Firm Operations Continue Uninterrupted During the Coronavirus. Click for More Information ›
Gair, Gair, Conason, Rubinowitz, Bloom, Hershenhorn, Steigman & Mackauf is a New York Plaintiff's personal injury law firm specializing in automobile accidents, construction accidents, medical malpractice, products liability, police misconduct and all types of New York personal injury litigation.
Published on:

New risks of medication errors as pharmacies change the way they dispense prescriptions

Drive_Thru_DrugsDispensing errors occur when a pharmacy commits a medication error and patients receive a different drug, a different dosage or a different drug quantity than their doctor prescribed. Sometimes when the doctor prescribed several medications, the pharmacy might also miss one. While most patients realize when the pharmacy did not give them the proper medication, some don’t. Medication errors by pharmacies can result in more harm to a patients and even death in some cases.

As doctors, pharmacies and patients are adapting to new safety guidelines related to Covid-19, pharmacies should also create new protocols to prevent the risk of medication errors.

The increase in phone prescriptions as well as not delivering the medication at the counter but offering curbside pick-up, drive-through window, home delivery, or mailing the medication can lead to an increase in medication errors if the pharmacy doesn’t take extra safety steps to prevent them.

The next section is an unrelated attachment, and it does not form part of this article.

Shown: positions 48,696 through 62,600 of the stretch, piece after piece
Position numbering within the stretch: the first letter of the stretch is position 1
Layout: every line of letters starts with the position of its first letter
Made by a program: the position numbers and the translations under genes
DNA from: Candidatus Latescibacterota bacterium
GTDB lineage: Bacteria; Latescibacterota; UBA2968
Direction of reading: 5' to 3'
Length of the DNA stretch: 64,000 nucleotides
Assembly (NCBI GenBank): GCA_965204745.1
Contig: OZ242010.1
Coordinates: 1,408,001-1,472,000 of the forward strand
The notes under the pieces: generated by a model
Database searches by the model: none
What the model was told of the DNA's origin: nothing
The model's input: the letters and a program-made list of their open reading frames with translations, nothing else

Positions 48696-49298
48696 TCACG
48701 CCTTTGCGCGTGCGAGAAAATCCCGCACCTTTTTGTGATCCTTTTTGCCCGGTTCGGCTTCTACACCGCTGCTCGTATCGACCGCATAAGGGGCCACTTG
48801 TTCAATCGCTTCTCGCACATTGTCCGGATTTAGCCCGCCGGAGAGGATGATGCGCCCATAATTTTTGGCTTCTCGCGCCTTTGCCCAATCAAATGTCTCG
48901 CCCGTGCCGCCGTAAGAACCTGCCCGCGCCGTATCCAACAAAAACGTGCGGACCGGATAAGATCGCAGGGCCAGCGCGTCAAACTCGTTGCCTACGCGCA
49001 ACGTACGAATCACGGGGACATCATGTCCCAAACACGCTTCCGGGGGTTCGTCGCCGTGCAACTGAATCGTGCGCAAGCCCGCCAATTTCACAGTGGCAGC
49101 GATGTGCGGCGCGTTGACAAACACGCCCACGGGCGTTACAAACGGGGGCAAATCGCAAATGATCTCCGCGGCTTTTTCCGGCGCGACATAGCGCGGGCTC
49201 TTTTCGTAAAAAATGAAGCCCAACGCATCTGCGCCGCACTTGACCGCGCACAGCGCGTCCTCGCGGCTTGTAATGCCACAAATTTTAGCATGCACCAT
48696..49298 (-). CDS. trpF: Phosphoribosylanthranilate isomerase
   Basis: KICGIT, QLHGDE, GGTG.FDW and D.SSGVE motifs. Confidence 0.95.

How can pharmacies prevent dispensing errors?

There are several ways for pharmacies to reduce the risk of medication error:

  • Make sure to always use a two-way identifier for patients such as name and birth date. This information should be displayed on the prescription package so that pharmacy employees giving the medication at curbside or drive-though can effectuate a last check
  • When mailing, checking that the mailing address is similar to the address of the patient’s profile in the pharmacy files can reduce the risk of errors
  • If a delivery system is being set up with a patient, the pharmacy should contact the patient and verify that the address on file at the pharmacy matches the  patient’s actual address
  • Pharmacists should identify another way to provide patient’s education and communication that is usually provided at the counter. Calling the patient or leaving a note with the delivery are possible options
  • At curbside pick up or drive-through, ask patients to open the bag of prescriptions and to verify it. If  the medication is being mailed or delivered to patients, the pharmacy should request patients to immediately check what they received and call the pharmacy with any questions
  • Set up protocols to reduce verbal communication issues caused by mask wearing and physical distancing such as repeating the information, spelling drug names or patient names
  • Set up similar protocols when taking prescriptions by phone

Read more in Pharmacy Times

Image of a pharmacy drive-through: courtesy of Wikipedia